Jesus went on a very long journey in order to arrive in Bethlehem.  The Son of God was with God from the very beginning—even before time, as the Gospel passage from John told us last week.  And after the creation of the world, after centuries of time passed and after God developed relationships with Abraham and Isaac and Jacob and Moses; he wooed the Hebrew people and showed his love for humanity by telling us how to follow his light and how to thrive in relationship with him.  Finally, the Son of God came to earth, as the most extraordinary act of love ever known.  He ended up in Mary’s womb, where he grew for nine months, he got crowded in there and made the long, dangerous trek that we all do into the big, wide world.  In response to this incredible odyssey Jesus Christ undertook, the wise men thought that the least they could do was to take a trip to see him for themselves.  The light came to them and they responded.  They traversed the wilderness to witness the miracle of the greatest love the world has ever known—God himself coming just to be near us.

The Feast of the Holy Innocents – In Remembrance of the Children of Sandy Hook Elementary School – The Church of St. Michael & St. George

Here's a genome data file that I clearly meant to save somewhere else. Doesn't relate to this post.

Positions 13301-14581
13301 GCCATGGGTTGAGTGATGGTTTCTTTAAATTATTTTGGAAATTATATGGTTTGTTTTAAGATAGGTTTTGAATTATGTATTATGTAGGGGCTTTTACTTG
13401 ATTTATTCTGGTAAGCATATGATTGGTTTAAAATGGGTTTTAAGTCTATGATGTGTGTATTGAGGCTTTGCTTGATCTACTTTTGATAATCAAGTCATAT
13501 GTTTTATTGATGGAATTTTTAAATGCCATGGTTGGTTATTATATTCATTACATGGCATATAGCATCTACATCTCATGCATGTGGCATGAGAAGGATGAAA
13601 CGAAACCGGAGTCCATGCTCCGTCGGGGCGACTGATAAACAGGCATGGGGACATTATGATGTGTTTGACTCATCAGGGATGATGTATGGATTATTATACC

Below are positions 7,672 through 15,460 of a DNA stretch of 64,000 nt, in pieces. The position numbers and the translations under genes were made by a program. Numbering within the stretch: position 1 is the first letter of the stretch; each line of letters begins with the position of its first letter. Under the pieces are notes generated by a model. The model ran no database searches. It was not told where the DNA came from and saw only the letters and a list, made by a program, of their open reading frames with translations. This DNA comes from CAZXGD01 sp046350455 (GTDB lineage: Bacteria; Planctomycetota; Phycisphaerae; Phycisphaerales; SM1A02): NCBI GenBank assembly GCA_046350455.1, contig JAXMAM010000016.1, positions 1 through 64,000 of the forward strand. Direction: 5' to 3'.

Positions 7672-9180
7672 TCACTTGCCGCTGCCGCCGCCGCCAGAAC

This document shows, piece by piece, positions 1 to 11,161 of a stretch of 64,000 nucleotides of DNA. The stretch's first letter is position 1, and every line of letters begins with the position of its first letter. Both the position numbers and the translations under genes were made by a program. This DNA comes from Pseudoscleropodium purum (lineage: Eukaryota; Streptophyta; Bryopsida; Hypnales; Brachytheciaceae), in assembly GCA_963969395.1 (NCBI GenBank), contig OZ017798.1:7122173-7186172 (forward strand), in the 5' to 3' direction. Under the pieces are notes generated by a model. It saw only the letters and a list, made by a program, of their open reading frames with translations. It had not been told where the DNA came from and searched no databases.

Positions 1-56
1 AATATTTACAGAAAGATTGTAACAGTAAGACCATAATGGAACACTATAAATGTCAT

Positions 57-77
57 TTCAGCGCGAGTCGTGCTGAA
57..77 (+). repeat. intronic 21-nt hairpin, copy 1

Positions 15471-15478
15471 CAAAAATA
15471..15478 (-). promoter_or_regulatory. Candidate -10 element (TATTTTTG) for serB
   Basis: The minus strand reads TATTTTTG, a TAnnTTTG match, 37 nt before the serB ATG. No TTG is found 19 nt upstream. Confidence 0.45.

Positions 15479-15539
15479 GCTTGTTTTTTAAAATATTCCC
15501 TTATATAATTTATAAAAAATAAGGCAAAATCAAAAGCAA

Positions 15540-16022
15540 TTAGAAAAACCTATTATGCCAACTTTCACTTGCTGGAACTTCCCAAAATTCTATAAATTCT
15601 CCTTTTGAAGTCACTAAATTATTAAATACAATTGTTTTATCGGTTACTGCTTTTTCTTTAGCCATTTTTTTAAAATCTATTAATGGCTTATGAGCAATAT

On Monday, we gathered in this very room with our families and with dressy clothes and candles and a great glorious noise to celebrate the coming of God to dwell among us as a human.  This is the miracle of our faith.  Here we are, four days later, still in the midst of the Christmas season—you can see the flowers and the festive hangings—remembering the slaughter of infants in Bethlehem for the sake of Jesus Christ.  We also remember tonight all innocent children who have been killed throughout time, especially those babes at Sandy Hook Elementary School.  In this world, there is grief in the midst of rejoicing.  Our God is not afraid of our grief, nor does he shrink from our questioning and doubt.